The release of the Paradise Papers has highlighted a well-known and unpleasant fact: The rich and powerful have a tendency to hide their wealth offshore, away from the public eye.
Tax havens unite people of different molds into a single caste — from dictators to democrats, and prime ministers to queens. They also don’t discriminate between Americans or Angolans — status is more important than nationality. And they stretch across political divides, from liberal democrats to conservatives.
In the Cayman Islands, the Bahamas and Bermuda, the interests of the Russian elite, Silicon valley, the British monarchy, Orthodox Jews and Muslims converge without conflict.
The Paradise Papers reveal that the rich and powerful not only use the same tax havens, but also that they often work together. Take Marina Sechina’s joint investments with Julius Meinl or U.S. Commerce Secretary Wilbur Ross’ interests in a company which does business with Sibur, the Russian chemical giant previously connected to Vladimir Putin's family.
The Paradise Papers and their precursor, the Panama Papers, have shocked the general public, with their revelations simultaneously released by 95 media partners in 67 countries worldwide.
But will the leak lead to any significant changes in legislation in the near future?
When the Panama Papers were released in spring 2015, attorneys defending the interests of those who make use of such offshores panicked, expecting a massive response, a private banker familiar with the matter told me.
But since that initial scare — and in spite of several ongoing lawsuits against companies involved in the leaks — nothing significant has changed in financial regulations, and few expect any changes. With one possible exception.
It looks as if Russian oligarchs could be the first caste to be expelled from their offshore Garden of Eden. But if that happens, it will have been the result of a U.S. campaign to target Putin's inner circle, rather than an international crackdown on offshore tax havens.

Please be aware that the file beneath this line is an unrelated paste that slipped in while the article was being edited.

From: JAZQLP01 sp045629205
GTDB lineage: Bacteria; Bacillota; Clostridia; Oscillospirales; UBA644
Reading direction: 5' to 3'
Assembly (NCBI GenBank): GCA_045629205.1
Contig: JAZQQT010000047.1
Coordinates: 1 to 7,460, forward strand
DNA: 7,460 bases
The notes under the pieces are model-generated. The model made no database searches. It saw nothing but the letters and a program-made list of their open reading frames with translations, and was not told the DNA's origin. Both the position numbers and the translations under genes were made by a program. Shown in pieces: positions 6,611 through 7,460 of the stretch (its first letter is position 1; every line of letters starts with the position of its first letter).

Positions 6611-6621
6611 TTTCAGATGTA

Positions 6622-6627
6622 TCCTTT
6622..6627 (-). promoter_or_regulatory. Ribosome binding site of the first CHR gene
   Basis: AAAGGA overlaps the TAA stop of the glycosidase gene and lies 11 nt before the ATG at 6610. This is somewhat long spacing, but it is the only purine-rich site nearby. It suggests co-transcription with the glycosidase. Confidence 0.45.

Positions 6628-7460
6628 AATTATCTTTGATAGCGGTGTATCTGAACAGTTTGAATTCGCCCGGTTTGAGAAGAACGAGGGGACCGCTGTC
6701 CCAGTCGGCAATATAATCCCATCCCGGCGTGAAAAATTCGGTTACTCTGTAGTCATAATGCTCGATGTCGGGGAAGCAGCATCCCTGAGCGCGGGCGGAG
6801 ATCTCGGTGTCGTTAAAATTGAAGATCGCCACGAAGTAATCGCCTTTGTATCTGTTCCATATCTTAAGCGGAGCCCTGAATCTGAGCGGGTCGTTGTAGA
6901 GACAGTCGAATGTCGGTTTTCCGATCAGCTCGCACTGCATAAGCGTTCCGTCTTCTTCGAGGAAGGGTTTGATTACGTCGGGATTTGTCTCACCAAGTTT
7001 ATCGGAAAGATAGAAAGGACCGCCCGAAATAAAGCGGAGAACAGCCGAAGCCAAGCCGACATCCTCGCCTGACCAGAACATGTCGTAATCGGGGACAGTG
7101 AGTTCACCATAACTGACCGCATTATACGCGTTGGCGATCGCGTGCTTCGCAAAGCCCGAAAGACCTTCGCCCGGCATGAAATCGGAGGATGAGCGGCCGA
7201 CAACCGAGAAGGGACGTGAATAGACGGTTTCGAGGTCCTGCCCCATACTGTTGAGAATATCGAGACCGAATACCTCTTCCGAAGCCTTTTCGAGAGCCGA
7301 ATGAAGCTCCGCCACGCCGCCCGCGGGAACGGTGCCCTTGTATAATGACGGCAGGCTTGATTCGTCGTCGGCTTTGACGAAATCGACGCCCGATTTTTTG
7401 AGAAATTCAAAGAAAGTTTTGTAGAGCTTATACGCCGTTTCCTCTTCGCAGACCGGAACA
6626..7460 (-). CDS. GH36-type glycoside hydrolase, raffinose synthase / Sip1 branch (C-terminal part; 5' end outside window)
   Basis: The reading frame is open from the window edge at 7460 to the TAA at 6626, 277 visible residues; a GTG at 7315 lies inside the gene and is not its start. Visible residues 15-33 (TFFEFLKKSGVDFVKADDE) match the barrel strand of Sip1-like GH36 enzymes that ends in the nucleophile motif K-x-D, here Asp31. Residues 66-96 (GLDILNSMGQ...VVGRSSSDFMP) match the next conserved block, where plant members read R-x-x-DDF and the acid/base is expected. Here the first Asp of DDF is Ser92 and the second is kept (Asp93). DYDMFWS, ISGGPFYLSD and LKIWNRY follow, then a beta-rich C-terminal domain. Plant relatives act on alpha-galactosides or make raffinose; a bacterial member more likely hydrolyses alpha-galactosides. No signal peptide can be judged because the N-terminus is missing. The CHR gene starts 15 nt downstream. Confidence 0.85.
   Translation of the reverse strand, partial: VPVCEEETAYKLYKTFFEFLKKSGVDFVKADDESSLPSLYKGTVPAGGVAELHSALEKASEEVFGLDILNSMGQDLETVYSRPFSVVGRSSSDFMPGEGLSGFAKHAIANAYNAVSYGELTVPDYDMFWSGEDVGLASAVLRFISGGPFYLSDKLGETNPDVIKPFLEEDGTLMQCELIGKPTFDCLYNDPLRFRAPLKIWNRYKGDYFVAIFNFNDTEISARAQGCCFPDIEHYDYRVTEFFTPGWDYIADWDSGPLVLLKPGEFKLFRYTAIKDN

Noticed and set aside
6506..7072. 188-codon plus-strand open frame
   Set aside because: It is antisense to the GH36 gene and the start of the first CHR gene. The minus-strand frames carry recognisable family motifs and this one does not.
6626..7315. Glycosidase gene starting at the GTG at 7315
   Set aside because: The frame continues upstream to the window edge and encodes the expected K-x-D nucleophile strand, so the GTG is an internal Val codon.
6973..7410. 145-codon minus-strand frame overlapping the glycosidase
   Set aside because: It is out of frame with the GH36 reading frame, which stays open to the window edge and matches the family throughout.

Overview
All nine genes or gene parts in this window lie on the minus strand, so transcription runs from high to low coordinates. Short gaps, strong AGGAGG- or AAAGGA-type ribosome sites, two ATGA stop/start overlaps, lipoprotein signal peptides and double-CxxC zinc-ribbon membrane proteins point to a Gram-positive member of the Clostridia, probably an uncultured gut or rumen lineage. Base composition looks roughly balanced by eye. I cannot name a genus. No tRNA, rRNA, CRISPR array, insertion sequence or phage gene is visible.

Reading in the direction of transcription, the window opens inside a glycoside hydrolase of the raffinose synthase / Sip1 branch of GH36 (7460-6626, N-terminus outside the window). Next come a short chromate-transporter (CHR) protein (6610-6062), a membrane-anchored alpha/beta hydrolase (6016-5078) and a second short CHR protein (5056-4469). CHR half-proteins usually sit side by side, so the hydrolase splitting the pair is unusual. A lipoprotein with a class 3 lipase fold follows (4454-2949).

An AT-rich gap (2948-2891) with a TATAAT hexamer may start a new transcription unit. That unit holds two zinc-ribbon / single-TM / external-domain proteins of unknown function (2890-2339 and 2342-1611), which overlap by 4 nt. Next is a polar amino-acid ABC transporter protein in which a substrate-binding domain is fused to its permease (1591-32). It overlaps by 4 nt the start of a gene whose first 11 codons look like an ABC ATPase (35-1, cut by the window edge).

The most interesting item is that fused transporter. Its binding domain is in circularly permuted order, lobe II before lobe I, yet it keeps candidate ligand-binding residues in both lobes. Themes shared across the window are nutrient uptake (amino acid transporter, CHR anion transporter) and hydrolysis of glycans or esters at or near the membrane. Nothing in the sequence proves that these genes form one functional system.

In less than three months, U.S. authorities will have had to identify the circle of senior officials involved in foreign policy and oligarchs with close ties to the Russian authorities and Putin.
Once they’re on the list, the businessmen will not be allowed to enter the U.S., their assets will be frozen and they will be barred from doing business with U.S. citizens and companies.
In the worst-case scenario, no offshore or shell company could rescue the oligarchs, a banker told me. That’s because bank compliance procedures require offshores to disclose the beneficial owner, and no reliable bank would risk doing business with a persona non-grata.
This means that U.S. sanctions could unexpectedly result in precisely the "deoffshorization" drive that Putin has been pushing for since 2013.
Whether Putin’s campaign has been successful so far is not clear-cut. Many businessmen prefer to lose their Russian tax residency than disclose their assets. But now, finally, they could come back home after being driven into a corner.
The main question is whether the U.S. government will be smart enough to know which people to sanction or whether it will follow the international media’s example in painting all Russian tycoons with the same brush.
For example, the press suspects Silicon Valley investor Yury Milner of being a Kremlin agent due to his investments in Facebook and Twitter because VTB, a state-owned Russian bank, lent him money.
At the time of Milner’s investment in 2009, however, even the most important Russian business people had to borrow money from the state after the global financial crisis.
They might have received help from the Kremlin, but that doesn’t automatically make them Kremlin stooges or KGB agents.
Actually, there are many oligarchs who are quietly waiting for things in Russia to change. Others are cajoled in various ways into supporting Putin, and yet others likely rejoice at the opportunity to serve the Russian president.
It won’t be surprising if the latter category is on the list. But the middle category is difficult to identify and it will be hard to know what to do with them, while it would be a mistake to target the first category at all.
While the Paradise Papers might help uncover Russian tycoons’ business dealings, it is the U.S. government’s job to discriminate between them with precision.
Elizaveta Osetinskaya is a Russian editor who ran the newspaper Vedomosti, the Russian edition of Forbes and the RBC media holding. She is also the founder of The Bell and is currently a fellow at UC Berkeley.
The views expressed in opinion pieces do not necessarily reflect the position of The Moscow Times.